striving to pierce the mist-laden distance where the enemy of France was
even now lurking, intent on that adventure which would be his last.

It was long past five o'clock when the diligence with its escort reached
the edge of the forest. What little daylight there had been all
afternoon was already beginning to wane; the sky was of a leaden colour,
heavily laden with rain-clouds, save 'way behind in the west, where a
few fiery, crimson streaks cut through the clouds like sharp incisions,
there, where the setting sun still lingered in the autumn sky.

The men now were keenly on the alert, their eyes searching the dim light
that glimmered through the forest trees, their ears attuned to the
slightest sound that rose above the patter of their horses' hoofs, or
the grinding of the coach wheels over the muddy road. The forest between
Mezieres and Epone is four kilometre long; the road which intersects it
plunges down into the valley and then rises up again with one or two
sharp bends to the crest of the hill, after which, within the space of
two hundred yards the forest trees quickly become sparse, and the open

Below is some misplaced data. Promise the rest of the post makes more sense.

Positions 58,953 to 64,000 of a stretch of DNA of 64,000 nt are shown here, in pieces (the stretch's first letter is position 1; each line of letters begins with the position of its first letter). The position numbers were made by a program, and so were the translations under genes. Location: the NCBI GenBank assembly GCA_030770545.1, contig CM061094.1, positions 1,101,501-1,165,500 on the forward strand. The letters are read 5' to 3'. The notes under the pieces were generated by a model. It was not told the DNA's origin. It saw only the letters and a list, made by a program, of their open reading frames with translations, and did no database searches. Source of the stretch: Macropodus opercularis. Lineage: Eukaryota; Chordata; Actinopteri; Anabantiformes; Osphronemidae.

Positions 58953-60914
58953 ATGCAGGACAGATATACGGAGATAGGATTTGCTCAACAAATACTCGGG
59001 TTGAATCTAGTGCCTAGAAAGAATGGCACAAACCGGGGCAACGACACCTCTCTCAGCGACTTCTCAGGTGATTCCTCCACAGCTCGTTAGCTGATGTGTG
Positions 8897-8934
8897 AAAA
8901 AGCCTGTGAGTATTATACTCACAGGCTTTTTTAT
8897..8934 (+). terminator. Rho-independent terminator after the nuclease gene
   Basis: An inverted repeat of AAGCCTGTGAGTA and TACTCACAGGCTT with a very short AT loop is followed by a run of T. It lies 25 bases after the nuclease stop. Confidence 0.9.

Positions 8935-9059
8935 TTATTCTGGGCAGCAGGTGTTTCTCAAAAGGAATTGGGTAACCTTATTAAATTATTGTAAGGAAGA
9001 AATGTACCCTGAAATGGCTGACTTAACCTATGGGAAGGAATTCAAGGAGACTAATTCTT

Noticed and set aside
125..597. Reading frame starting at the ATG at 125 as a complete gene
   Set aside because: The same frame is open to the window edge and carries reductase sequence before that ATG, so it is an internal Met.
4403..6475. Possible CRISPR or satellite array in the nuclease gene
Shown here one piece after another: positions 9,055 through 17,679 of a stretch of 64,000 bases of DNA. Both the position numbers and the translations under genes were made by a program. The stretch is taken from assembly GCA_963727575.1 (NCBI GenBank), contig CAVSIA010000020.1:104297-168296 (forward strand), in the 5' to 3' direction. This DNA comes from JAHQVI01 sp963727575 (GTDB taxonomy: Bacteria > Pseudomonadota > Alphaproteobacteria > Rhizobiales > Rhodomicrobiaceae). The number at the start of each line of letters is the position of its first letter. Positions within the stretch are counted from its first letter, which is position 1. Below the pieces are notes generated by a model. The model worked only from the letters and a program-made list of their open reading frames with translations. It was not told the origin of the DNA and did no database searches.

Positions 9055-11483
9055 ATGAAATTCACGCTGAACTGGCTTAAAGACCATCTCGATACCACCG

country lies spread out like a map with, on the right, the ribbon of the
Seine winding its way along to St. Germain and Paris.

It was in the forest that the enemy would lurk. Out in the open he would
find no cover, and could be sighted a couple of kilometres all round and
more, if he attempted one of his audacious tricks. The light, which
became more and more fitful as the sun sank lower in the west, made
observation difficult; the thicket to right and left of the road looked
like a dark, impenetrable wall, from behind which, mayhap, dozens of
pairs of eyes were peering, ready to attack. The men who were riding by
the side of the coach felt queer sensations at the roots of their hair;
their hands, moist and hot, clung convulsively to the reins, and the
glances which they cast about them became furtive and laden with fear.

But those who were inside the diligence had no superstitious terrors to
contend with. The aristos were huddled up together in the far corner of
the vehicle, and the men had spread themselves out, three a side, as
comfortably as they could. A couple of bottles of excellent wine had
been a welcome supplement to their rations, and put additional heart
into them. One of them had produced a pack of greasy, well-worn cards
from his pocket with which to while away the time.

A quarter of an hour later the Captain in command called a halt; the
jolting vehicle came to a standstill with a jerk, and there was much
scrambling and creaking and jingling, while the driver got down from his
seat to see what was amiss. Nothing much apparently, for a minute or two
later the diligence was once more on its way. Soon there was an
appreciable slackening of speed, then a halt. More shouting and
swearing, creaking and scrambling. The men inside marvelled what was
amiss. It was as much as their life was worth to put their heads out of
the window, or even to draw one of the tattered blinds to one side in